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It is late.

I stare at Abraham Lincoln, pensive as he is, covering my computer screen, in a white background and looking, diagonally, into the void. Thinking, I think; something I don’t do very well. Then a moment of mental silence. A hard thing, really. In comes a thought; I am annoyed at first. I am not ready to give up silence. It is something Marcus Aurelius wrote in Meditations.

Τούτων ἀεὶ μεμνῆσθαι, τίς ἡ τῶν ὅλων φύσις
Of this things ever remind yourself, what is the nature of the whole.
Acuerdate de estas cosas, cuals es la naturaleza de lo todo.

That first word… how annoying. There are three things that it can be, actually. I don’t even know if M. Aurelius meant a man, a woman, or a neuter thing. What is the subject here? Is it me? No. M. Aurelius wrote Ad se ipsum for he himself. Ad se would have been enough; yet he chose to re-emphasize the emphasized to make it clear to all. ‘To the very himself.’ Then it is himself he is talking to. A thought of the mind buried in words and made, reflexive, to turn back upon its creator. The reflexive nature of the statement explains the Middle/Passive voice used to convey the verb. It is not Passive, just Middle. ‘Do it for yourself,’ says Emperor M. Aurelius. The genitive plural then made clear; ‘things’ must have been meant; a genitive that gives birth anew to the things in the past of which we must remind ourselves. Moments in time, opportunities lost, ideas evaporated in bits of ecstasy for their fortuitous inception. We gain and we lose.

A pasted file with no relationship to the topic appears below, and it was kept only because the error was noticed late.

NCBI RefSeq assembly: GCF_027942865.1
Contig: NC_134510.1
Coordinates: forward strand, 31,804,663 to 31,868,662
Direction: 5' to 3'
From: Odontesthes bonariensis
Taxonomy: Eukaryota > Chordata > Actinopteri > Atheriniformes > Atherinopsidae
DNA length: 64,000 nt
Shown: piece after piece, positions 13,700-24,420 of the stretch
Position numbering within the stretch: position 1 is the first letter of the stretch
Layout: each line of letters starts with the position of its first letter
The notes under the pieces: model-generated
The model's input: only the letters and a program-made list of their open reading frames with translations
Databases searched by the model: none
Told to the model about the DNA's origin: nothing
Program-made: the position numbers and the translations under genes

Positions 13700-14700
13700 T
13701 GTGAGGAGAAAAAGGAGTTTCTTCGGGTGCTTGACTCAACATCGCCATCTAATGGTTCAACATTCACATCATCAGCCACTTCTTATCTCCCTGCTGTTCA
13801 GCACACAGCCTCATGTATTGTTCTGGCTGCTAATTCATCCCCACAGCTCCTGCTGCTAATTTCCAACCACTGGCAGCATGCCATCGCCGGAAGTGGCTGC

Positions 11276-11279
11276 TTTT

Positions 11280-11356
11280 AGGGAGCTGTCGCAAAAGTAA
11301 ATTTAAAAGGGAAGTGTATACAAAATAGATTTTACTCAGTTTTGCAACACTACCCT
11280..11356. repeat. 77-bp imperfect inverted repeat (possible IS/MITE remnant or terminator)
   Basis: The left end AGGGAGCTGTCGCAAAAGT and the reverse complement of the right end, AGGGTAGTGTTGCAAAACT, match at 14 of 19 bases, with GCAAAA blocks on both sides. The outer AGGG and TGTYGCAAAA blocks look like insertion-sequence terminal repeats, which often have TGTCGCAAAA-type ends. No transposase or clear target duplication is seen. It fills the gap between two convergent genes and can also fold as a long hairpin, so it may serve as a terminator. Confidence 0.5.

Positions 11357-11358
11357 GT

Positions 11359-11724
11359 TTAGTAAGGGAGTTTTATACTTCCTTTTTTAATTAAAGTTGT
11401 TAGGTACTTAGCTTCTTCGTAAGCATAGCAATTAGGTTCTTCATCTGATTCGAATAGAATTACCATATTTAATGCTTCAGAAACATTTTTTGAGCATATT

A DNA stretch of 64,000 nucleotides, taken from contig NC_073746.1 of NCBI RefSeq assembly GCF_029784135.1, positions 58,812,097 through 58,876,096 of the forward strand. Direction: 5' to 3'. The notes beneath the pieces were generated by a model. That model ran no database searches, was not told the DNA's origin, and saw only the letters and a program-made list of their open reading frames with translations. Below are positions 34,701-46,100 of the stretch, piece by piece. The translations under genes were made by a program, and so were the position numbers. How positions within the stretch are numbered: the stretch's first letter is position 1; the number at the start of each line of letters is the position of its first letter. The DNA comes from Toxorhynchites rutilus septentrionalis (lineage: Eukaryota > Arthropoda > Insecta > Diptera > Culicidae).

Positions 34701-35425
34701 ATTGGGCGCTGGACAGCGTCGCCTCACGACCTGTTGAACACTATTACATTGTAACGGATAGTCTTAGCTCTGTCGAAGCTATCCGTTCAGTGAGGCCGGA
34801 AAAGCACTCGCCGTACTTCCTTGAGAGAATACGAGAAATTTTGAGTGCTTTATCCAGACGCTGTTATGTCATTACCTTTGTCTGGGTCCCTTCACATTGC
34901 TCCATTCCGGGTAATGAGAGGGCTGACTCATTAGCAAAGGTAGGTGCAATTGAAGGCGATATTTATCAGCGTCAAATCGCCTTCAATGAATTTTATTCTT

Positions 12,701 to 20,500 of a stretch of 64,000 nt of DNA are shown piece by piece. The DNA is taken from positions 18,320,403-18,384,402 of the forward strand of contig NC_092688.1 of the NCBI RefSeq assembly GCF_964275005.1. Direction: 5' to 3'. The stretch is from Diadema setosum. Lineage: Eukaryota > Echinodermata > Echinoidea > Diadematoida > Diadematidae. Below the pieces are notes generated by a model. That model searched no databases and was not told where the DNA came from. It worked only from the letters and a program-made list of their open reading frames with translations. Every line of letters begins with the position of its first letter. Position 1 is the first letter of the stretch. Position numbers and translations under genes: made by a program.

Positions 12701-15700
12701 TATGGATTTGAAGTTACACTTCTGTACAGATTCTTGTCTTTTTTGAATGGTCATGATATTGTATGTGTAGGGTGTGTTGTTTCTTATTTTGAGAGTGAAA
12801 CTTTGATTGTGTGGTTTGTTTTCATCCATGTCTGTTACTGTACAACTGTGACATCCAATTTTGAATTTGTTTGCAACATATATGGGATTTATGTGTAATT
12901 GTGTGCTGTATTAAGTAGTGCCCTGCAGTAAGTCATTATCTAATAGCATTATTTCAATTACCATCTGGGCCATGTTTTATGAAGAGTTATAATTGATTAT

Hence what we are to remind ourselves of, the very nature (φύσις) of the whole (τῶν ὅλων). The very subject of nature is superseded by its creator, the whole. nominative and genitive play together; with the genitive hidden in the midst of the subject. ἡ τῶν ὅλων φύσις, the articles intertwined at the beginning of the secondary premise, ‘whole’ and ‘nature’ bunched together to explain their thorough unity. I laugh. The phrase reads ‘the the whole nature’ when literally translated. It is only the Greek genitive that gives me the clue of who owns who. Who is subject to whom. What dominates what. There it is. M. Aurelius’ thought and the thing which must be remembered:

Things always look trivial at first, even meaningless. However, in the nature of the whole lies truth. One must only remember the fact.

What one is, what one will be, it is in his or her nature. Who one is dictates or, rather, gives birth to what one does. One does not need to change the actions of an individual to make the best happen, one need only change the nature. However, is nature changeable at all? Well, I believe it is. As natural as something is, we are not born with habits, we create them. In the same way, we are not born with a particular character, we nurture it. Nurture something else, and something else will make an appearance. All you need to do to know what to do, is to consider that all things, everything, is wholly dependent upon the nature that gave it birth. M. Aurelius and his Meditations always makes more sense when nothing else makes sense. Oh well, I never claimed I was good at thinking, after all; not in lucid moments anyway. I smile. Abraham Lincoln, thought-riddled and immobile as he is, would have approved; maybe.

It is late.